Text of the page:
We’d walked all the hell over Berlin and we were full of beer & meat, so we walked back to our room The Dude and crashed.


With the touristy stuff done we decided to see more of some Berlin neighbourhoods…Kreuzberg, mostly. We took our time getting up and out of the hotel The Dude, then headed east. Pretty much immediately we saw the difference in architecture…some old, Soviet-style buildings were definitely in evidence. We walked through a (slightly dodgy) park to the Oranienplatz, where we had breakfast at a new café called Ora. We left there and walked along the Oranienstrasse, sensing we were on a frontier of gentrification…there were coffee places and funky shops, but also run-down storefronts. We cut north through the Mariannenplatz and across the Spree to see the open-air East Side Gallery, a 1.3-km series of murals painted on the remnants of the Berlin Wall.

We walked along the wall, then along the Spree, then crossed back over to the south side of the river. Our intent was to have lunch at Hopfenreich, the top-rated beer place (within striking distance) in Berlin. It didn’t open until 4:00, sadly, so we thought maybe we’d check out the next nearest place: Heidenpeters. We knew nothing about it, including that it was inside Markethalle Neun, which was like a smaller St. Lawrence Market but with fewer merchants and more food stands. Heidenpeters was a brewery tucked into the back corner of the market, and for €2.50 you could sample any of their four beers. Their pale was especially delicious. We each got lunch (me: Berlin beef balls and potato salad; she: focaccia and prosciutto) and brought it back to the bar, revelling in what a lucky find this was.

We still had some more time to kill, so we walked back down to Orenienstrasse to the Museum der Dinge, a tiny museum of…well, things. I can’t possibly explain the place, so I’ll let their website do it:

The Werkbundarchiv – Museum der Dinge (Werkbund Archive – Museum of Things) chronicles the product culture of the 20th and 21st centuries, a culture marked by mass production and industrial manufacturing. At the core of our institution is the archive of the Deutsche Werkbund (DWB). Founded in 1907, this group of German artists, designers, and manufacturers was one of the leading organizations pushing for a cultural utopia achieved through design and way-of-life reforms at the beginning of the 20th century. The DWB aimed to counter the increasing feeling of estrangement by advocating for a reformed, modern and objective product design and architecture. It endeavored to forge a new understanding between product designers, manufacturers, suppliers, and consumers by establishing “ethically pure” design principles such as quality, material honesty, functionality and sustainability. Above all, it worked to determine an aesthetic ideal and to promote this ideal by exercising their influence on the design and production of modern German commodities.

The Werkbundarchiv – Museum der Dinge is as an autonomous organization, aware of and stemming from this Werkbund tradition. Our goal is twofold: to preserve and document material associated with and advocated by the Werkbund, and to foster contemporary interpretation and reflection thereupon.

So there you go. I swear it was more entertaining than it sounds.

We walked all the way back up to Hopfenreich but it wasn’t quite 4:00 yet, so I wandered around looking for — and finally finding — 19 Grams. The espresso they made me was superb. And much-needed, as I was already pooped.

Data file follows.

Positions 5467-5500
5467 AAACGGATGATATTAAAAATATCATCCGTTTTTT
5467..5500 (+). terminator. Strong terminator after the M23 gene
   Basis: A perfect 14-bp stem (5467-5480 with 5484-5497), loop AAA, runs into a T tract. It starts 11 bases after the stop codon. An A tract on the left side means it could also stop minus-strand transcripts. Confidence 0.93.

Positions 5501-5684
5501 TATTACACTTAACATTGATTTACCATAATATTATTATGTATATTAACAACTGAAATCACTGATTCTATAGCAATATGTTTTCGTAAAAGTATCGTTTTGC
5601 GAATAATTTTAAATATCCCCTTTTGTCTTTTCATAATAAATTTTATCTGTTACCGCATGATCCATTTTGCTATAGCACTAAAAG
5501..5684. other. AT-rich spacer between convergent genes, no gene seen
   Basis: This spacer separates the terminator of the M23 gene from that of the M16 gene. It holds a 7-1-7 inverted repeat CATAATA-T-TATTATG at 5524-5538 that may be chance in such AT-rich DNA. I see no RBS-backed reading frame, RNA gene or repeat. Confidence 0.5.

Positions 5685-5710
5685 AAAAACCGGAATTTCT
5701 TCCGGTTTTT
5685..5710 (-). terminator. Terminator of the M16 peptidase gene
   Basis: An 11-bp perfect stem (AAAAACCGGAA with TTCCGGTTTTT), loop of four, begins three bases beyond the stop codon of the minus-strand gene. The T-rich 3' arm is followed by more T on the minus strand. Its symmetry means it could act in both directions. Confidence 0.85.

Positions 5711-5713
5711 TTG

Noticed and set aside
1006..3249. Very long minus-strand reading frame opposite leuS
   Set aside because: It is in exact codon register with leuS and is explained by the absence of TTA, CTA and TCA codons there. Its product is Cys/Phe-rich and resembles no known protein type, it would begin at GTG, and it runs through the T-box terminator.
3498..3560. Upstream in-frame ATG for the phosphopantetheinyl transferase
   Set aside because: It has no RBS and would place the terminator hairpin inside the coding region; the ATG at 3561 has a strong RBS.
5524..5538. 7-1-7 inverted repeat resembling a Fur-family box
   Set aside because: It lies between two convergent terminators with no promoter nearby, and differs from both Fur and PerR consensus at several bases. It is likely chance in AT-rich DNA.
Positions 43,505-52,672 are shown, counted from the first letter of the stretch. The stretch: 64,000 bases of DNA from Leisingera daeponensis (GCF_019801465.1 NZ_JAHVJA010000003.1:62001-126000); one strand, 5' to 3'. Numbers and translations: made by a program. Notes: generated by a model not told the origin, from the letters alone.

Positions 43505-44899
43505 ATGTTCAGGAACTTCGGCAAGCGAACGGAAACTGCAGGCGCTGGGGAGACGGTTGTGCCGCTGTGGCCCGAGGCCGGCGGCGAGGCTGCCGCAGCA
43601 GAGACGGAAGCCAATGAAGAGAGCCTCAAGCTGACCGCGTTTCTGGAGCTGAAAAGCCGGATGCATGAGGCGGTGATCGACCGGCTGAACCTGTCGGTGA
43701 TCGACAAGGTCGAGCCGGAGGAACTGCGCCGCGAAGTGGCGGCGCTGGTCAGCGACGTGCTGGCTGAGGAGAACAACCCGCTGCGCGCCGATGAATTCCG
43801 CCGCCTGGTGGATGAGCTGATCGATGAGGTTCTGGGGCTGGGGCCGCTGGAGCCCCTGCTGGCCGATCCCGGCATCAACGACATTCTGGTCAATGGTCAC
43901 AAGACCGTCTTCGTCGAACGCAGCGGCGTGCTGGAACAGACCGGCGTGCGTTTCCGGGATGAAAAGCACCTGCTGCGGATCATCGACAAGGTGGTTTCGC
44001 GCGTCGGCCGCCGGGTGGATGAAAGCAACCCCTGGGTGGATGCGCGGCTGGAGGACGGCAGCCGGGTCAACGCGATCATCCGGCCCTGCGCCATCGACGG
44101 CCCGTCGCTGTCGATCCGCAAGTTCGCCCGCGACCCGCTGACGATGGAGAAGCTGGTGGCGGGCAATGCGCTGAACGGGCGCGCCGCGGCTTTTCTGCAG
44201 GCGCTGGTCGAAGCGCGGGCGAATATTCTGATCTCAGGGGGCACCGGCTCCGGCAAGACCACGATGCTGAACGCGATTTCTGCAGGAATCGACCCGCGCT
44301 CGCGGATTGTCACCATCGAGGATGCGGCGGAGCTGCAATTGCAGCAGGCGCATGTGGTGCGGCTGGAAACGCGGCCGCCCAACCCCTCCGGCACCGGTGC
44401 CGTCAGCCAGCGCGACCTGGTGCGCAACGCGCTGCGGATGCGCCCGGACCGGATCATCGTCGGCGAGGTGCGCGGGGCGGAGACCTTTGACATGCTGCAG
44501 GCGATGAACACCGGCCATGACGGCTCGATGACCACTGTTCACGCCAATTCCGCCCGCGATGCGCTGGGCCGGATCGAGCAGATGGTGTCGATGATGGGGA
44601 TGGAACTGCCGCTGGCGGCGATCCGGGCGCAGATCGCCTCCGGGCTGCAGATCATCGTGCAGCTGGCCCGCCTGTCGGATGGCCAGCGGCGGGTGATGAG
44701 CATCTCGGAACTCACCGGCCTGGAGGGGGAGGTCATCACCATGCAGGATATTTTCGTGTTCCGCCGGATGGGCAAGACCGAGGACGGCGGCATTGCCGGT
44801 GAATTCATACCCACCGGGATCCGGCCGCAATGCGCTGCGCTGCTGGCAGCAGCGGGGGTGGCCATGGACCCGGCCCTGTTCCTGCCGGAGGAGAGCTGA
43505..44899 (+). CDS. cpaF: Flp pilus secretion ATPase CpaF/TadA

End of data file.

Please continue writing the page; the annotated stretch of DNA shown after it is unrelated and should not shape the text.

We finally walked into Hopfenreich, and we were not disappointed. First: it was empty, so we had our run of the place. Second: our bartender (once she warmed to us a bit) was awesome, and cursed like a sailor. Third: the taps had been built into an old drill press, a lathe, and a ventilation duct. Fourth: they had a terrific beer list. We drank exclusively from Germany; they had lots of US craft but it seemed silly to order that. We drank the following:

  • Dan: Bier Fabrik Berlin Lemon Ale, Camba Bavaria Nelson Weisse, BrauKunstKeller Moll, Hanscraft & Co Black Nizza
  • Nellie: Von Freude Ale Primeur, Häffner Bräu Hopfenstopfer Incredible Pale Ale, Kompaan 20 Bondgenoot, Schneider Meine Hopfenweisse

It was a long walk home after that, but we weren’t done yet. We’d passed a winebar and grill the night before on the walk home and wanted to try it for dinner, and so we did. It was called the Rotisserie Weingrün, and it was packed. We took one of the few remaining spots at the bar table, and ordered WAY too much food. Seriously, we thought European portion sizes were supposed to be small. We should have known when our appetizers (smoked ham, asparagus salad) were huge, but we truly expected the two meat trios (chicken, pork ribs, pork belly) to be one small plate each…not half a chicken, an enormous rib, and pork belly the size of three small pork chops stacked on top of one another. Our eyes bugged out. Our server laughed. We ate half and took half home. We drank our wine (Germany makes decent Sauv Blanc and Chardonnay, and at least one really good Pinot Noir…who knew?) and chatted with the Dutch father and son next to us, and pretty much rolled home.

It was late, and we were tired and dreading the 4:00 alarm and a little drunk, so we packed and watched the BBC and I sat on the floor and ate (with my bare hands) the meat I couldn’t bear to leave behind.



Yeah, that’s right, we were up at 4. I was so tired I wanted to punch the universe in the face. We checked out and got a cab to the airport, weaving around the Berlin kids on their way home from raves.

We had a quick flight to Frankfurt surrounded by obnoxious, snoring people, then a connection in Frankfurt held up by very long passport control lines, then a long flight home. I got an hour or two of fitful sleep and then re-watched Guardians of the Galaxy and Interstellar and a few episodes of New Girl.

We arrived in Toronto, which had just been hit by a humidity bomb. We breezed through customs but waited 40 minutes for our bags. Thanks for those priority stickers, Lufthansa. Anyway, we finally got out, and got home, and got changed.

In the 30 or so hours that we had we felt like we had done the hell out of Berlin, and had the blisters and extra pounds to show for it.

Thanks Deutschland.